Install  the heatsink on power Module and tighten the screws

Reassemble the remaining parts of the drive


Clean up any excess grease: Clean up any excess thermal grease using a clean cloth or paper towel. Avoid leaving any excess grease on the surface of the electronic component, as this can cause it to overheat and fail.

Test the system: After applying the thermal grease, test the cooling system to ensure that it is working properly and that the electronic components are not overheating. If necessary, adjust the amount of thermal grease or the cooling system settings to achieve optimal performance. 

Precautions: Applying thermal grease requires precision and care, as too much or too little can adversely affect the performance of the electronics. The correct amount of thermal grease is typically a thin layer, applied evenly to the microprocessor, power modules and other electronic components before installing the heat sink.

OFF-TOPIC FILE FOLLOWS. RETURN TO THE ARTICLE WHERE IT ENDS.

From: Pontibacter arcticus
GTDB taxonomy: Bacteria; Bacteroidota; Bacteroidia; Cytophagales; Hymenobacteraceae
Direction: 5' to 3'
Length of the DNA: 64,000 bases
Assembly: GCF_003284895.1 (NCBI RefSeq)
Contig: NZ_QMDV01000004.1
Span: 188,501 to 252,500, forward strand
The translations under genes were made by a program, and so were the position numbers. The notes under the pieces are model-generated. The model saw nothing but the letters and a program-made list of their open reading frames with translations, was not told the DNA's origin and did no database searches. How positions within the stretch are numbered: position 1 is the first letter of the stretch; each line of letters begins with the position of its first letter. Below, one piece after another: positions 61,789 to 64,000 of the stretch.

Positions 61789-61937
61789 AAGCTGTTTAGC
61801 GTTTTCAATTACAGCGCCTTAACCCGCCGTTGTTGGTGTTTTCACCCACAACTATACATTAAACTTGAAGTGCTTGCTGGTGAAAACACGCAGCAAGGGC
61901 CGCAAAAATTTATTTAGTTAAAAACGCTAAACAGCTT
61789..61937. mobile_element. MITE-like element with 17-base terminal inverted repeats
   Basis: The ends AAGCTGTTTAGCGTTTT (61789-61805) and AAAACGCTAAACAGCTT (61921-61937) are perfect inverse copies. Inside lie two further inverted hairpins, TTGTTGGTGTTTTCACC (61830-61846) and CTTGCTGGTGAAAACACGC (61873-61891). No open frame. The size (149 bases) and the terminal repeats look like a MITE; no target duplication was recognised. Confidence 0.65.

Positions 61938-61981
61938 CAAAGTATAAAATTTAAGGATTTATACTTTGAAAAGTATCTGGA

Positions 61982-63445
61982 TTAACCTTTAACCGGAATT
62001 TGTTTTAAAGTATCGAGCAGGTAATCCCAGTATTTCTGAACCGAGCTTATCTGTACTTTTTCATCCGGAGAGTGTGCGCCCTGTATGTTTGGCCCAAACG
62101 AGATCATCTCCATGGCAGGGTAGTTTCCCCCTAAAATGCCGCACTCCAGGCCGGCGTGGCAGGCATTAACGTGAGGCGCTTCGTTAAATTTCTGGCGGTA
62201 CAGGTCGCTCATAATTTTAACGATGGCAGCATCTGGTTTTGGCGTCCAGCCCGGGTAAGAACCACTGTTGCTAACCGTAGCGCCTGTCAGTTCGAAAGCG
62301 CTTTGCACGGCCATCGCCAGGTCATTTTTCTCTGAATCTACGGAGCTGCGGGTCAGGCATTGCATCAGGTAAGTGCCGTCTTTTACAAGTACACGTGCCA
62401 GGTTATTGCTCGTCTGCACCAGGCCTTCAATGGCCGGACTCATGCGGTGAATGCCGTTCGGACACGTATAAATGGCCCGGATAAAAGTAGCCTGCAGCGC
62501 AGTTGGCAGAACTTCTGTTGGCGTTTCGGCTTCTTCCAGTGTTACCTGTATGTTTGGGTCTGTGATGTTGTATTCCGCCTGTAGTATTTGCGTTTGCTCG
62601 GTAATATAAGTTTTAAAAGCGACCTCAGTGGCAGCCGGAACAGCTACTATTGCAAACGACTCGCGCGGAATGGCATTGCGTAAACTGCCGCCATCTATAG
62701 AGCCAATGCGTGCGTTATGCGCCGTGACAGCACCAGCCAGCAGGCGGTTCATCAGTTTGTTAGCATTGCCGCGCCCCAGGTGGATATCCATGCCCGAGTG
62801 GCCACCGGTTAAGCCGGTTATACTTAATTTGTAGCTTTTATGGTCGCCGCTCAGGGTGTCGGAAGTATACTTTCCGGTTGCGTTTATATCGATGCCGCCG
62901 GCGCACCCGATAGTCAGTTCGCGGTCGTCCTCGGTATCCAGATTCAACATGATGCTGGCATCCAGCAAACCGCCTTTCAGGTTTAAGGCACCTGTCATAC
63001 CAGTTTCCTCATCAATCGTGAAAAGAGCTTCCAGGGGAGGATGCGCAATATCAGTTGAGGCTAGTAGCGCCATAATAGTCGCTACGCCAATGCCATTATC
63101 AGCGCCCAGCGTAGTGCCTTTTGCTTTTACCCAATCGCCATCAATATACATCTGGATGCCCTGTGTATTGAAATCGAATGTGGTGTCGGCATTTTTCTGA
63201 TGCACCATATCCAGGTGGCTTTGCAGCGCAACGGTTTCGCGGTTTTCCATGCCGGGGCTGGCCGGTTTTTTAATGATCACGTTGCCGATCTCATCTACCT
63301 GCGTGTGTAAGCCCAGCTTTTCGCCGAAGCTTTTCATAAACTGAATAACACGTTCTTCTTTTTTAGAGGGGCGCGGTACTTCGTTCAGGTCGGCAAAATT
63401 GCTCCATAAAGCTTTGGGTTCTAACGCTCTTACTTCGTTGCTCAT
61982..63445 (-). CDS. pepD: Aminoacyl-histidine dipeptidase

Why Do I Need to Use Thermal Paste?

There are several possible faults in electronics that can be caused by overheating or damage within the electronics which can be prevented by using thermal paste:

  • Reduced lifespan of components - When electronic components, such as transistors and capacitors, are exposed to high temperatures for extended periods, their lifespan can be significantly reduced. This can lead to component failure and potentially even damage to other components.
  • Thermal expansion - As electronic components heat up, they expand. This can cause physical stress on the components and potentially lead to cracking or other damage.